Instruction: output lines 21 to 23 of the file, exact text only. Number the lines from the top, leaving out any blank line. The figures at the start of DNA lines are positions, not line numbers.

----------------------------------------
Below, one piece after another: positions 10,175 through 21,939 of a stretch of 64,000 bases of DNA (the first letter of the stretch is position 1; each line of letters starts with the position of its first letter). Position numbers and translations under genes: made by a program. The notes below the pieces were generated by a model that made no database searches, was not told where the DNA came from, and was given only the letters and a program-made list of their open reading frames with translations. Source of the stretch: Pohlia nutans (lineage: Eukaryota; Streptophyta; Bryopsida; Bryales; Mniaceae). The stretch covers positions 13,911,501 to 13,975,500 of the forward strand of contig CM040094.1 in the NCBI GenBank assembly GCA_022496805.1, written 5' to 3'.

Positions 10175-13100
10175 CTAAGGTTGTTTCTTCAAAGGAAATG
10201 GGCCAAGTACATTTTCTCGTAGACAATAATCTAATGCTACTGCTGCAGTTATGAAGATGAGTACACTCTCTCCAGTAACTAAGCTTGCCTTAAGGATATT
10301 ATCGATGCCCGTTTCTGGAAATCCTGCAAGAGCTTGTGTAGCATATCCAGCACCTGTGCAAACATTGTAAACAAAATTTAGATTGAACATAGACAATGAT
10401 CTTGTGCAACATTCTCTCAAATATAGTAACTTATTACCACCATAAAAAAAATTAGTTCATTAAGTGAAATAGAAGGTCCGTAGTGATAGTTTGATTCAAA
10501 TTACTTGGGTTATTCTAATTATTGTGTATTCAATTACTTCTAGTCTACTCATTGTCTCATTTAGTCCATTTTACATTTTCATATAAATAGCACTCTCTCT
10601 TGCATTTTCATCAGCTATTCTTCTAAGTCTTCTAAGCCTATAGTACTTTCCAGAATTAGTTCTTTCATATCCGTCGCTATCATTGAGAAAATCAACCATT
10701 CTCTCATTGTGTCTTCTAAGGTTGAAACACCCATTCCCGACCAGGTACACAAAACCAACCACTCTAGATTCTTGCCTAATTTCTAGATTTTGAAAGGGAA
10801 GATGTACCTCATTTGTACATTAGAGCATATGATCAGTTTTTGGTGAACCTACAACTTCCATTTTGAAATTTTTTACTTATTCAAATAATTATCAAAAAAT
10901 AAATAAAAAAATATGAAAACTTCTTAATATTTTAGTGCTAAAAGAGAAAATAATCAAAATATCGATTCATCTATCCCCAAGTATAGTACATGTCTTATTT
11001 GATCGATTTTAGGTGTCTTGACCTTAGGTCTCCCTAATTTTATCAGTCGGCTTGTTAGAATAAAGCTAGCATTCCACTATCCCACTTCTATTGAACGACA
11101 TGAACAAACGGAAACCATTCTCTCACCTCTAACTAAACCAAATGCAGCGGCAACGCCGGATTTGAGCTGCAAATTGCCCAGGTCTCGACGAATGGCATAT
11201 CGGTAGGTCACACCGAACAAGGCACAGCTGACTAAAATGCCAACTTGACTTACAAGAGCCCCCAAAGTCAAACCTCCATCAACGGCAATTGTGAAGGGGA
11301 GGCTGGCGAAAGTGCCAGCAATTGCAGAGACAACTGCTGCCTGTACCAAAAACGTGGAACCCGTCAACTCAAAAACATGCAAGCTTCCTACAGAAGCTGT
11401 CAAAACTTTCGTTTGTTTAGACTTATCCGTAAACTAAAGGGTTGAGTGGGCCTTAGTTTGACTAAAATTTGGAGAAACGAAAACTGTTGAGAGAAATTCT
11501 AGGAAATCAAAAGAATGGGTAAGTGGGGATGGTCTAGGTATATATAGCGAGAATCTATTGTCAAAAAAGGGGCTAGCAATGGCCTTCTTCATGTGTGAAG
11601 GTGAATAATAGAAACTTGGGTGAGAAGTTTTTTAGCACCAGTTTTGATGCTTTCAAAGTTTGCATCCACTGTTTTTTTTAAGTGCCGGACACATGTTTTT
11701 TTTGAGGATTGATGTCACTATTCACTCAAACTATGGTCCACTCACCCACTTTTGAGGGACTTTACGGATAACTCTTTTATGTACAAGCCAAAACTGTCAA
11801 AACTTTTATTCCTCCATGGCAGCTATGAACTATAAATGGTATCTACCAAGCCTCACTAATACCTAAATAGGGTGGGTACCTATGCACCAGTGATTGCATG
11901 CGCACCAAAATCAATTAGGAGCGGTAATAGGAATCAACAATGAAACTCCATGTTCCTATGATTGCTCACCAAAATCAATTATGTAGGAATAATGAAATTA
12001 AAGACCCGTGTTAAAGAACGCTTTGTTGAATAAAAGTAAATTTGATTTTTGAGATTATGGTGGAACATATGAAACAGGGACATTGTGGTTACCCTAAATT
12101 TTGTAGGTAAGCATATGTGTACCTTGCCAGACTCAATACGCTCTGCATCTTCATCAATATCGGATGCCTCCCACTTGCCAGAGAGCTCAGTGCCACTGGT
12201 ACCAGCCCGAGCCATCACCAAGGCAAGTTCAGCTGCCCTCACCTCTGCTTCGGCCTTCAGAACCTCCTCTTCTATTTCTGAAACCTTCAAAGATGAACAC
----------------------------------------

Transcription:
11901 CGCACCAAAATCAATTAGGAGCGGTAATAGGAATCAACAATGAAACTCCATGTTCCTATGATTGCTCACCAAAATCAATTATGTAGGAATAATGAAATTA
12001 AAGACCCGTGTTAAAGAACGCTTTGTTGAATAAAAGTAAATTTGATTTTTGAGATTATGGTGGAACATATGAAACAGGGACATTGTGGTTACCCTAAATT
12101 TTGTAGGTAAGCATATGTGTACCTTGCCAGACTCAATACGCTCTGCATCTTCATCAATATCGGATGCCTCCCACTTGCCAGAGAGCTCAGTGCCACTGGT